Accountancy & Management: Internal control takes centre stage: In the debate on corporate governance, confusion reigns. Roger Trapp looks at efforts to unravel the issues

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The Independent Online
WITHIN the next month Sir Adrian Cadbury and his committee are expected to publish their response to the consultation initiated by their draft report in the summer on the financial aspects of corporate governance.

Whatever is contained in that final report, there is no doubt that the document - along with economic conditions sharply contrasting with those of the Eighties and the spectacular collapses of the Bank of Credit and Commerce International and the Maxwell empire - has heightened discussion and concern about the way British companies are run.

But for all this debate, there is still some ignorance of the issues and the terms used to describe them. And it is apparent confusion about 'internal control' and 'internal financial control' in even the Cadbury report that has prompted the Chartered Institute of Management Accountants to produce a guide.

Published tomorrow, A Framework for Internal Control is designed to provide a better - indeed, common - understanding of the two phrases. In short, 'internal control' includes 'internal financial control'. But an accurate definition of internal control is made especially important by the greater reliance on it likely as a result of the Cadbury recommendations, said Roger Gray, Cima's director of public affairs.

Nevertheless, eager as it is to contribute to the corporate governance debate, as a body whose members play an important part in the control of companies, Cima is obviously most keen to help management to achieve higher standards and directors to carry out their role properly. So in attempting to answer the question 'What is good internal control?' the body has come up with a highly practical document, Mr Gray said.

As a result, the organisation feels the most important part of the paper produced by the auditing group for its law and parliamentary committee is the check-list of ideal contents of a framework for internal control.

Reflecting the group's understanding of best practice, the 11-point list ranges from such basic elements as safeguards to reduce the risk of fraud through supervision and authorisation guidelines to accounting methods.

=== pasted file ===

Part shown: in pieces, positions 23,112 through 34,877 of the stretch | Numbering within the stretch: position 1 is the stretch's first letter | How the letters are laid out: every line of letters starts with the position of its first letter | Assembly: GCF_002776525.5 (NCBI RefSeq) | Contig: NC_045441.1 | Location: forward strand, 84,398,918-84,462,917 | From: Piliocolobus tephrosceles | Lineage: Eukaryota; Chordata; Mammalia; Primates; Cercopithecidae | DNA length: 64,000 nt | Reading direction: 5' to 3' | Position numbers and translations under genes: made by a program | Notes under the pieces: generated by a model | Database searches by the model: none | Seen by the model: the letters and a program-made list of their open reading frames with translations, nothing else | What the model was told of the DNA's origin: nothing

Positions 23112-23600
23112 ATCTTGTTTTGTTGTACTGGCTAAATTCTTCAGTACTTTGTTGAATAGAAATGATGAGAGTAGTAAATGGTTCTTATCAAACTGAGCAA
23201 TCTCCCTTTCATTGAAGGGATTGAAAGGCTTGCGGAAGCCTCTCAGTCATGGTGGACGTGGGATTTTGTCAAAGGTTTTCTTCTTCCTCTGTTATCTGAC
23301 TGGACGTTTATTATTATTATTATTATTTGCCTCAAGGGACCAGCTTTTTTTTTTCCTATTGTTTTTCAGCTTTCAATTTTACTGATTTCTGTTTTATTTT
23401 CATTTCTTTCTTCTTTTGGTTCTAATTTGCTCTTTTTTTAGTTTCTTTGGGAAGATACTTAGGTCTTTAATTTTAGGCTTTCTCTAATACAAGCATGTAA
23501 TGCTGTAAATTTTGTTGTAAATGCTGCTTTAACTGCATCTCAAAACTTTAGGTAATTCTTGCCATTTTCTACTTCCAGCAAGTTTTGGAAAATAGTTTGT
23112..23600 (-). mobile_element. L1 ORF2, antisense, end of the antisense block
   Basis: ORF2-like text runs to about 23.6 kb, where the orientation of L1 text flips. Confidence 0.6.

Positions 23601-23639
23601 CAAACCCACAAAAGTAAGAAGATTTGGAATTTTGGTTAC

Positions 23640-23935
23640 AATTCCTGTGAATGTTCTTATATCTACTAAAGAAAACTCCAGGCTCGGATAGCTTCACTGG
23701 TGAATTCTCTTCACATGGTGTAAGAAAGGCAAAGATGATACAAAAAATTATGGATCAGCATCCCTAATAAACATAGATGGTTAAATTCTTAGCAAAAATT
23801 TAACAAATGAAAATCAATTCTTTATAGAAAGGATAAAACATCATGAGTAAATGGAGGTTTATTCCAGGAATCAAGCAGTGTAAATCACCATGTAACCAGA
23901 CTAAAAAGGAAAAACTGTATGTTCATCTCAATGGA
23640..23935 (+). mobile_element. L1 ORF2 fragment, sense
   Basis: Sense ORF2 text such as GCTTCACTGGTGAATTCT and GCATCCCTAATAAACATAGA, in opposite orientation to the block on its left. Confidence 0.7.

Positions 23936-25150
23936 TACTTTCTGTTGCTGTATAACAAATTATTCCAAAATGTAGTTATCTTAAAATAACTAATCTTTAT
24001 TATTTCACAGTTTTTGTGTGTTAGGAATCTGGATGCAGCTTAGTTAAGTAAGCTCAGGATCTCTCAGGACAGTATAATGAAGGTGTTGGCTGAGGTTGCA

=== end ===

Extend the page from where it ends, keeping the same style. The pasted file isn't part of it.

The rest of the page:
The check-list serves to emphasise the institute's belief that responsibility for internal control extends way beyond the finance department, to all managers.

And they can best produce adequate and credible independent control by ensuring that the head of internal audit reports to a board member or sufficiently senior manager while having direct access to an organisational chairman or chief executive and audit committee chairman.

The independence of the audit committee is best secured by its members being non-executive directors who have a working knowledge of the company.

In smaller companies, it is considered acceptable for the role of an internal audit department and committee to be filled by a suitable non-executive director, as set out in a recent Cima paper.

Continuing the paper's practical emphasis, there are also guidelines on risk assessment and suggested terms of reference for internal audits and committees. The report goes on to state that senior executives must demonstrate their commitment to this area and to ensuring their staff's integrity and competence. In short, as Philip Hewitt, Cima president, said: 'Effective internal control is management's responsibility.'

Such an approach will no doubt find a welcome among the institute's members, counterparts in the public practice firms who are often roundly criticised for

the quality of their external audits.

But as Pat Redrup, chairman of Cima's auditing group, pointed out, to concentrate on external audits is to miss a trick when weak operating controls can lead to great losses.

Meanwhile, there are problems associated with the suggestions that external auditors should comment on the quality of internal controls. In particular, external auditors' training will lead them to focus on the financial aspects while tending to rely on internal controls for the rest. This increases the importance of the internal controls.

And with the Auditing Practices Board about to consider the issue, it is clear that this is an area of financial management that is going to be on the agenda for some time, especially since it is a moving target.

As Mr Hewitt said: 'An internal control system is not static.' Each company's system must be reviewed regularly to ensure that the most effective set-up is in place at any one time.

(Photograph omitted)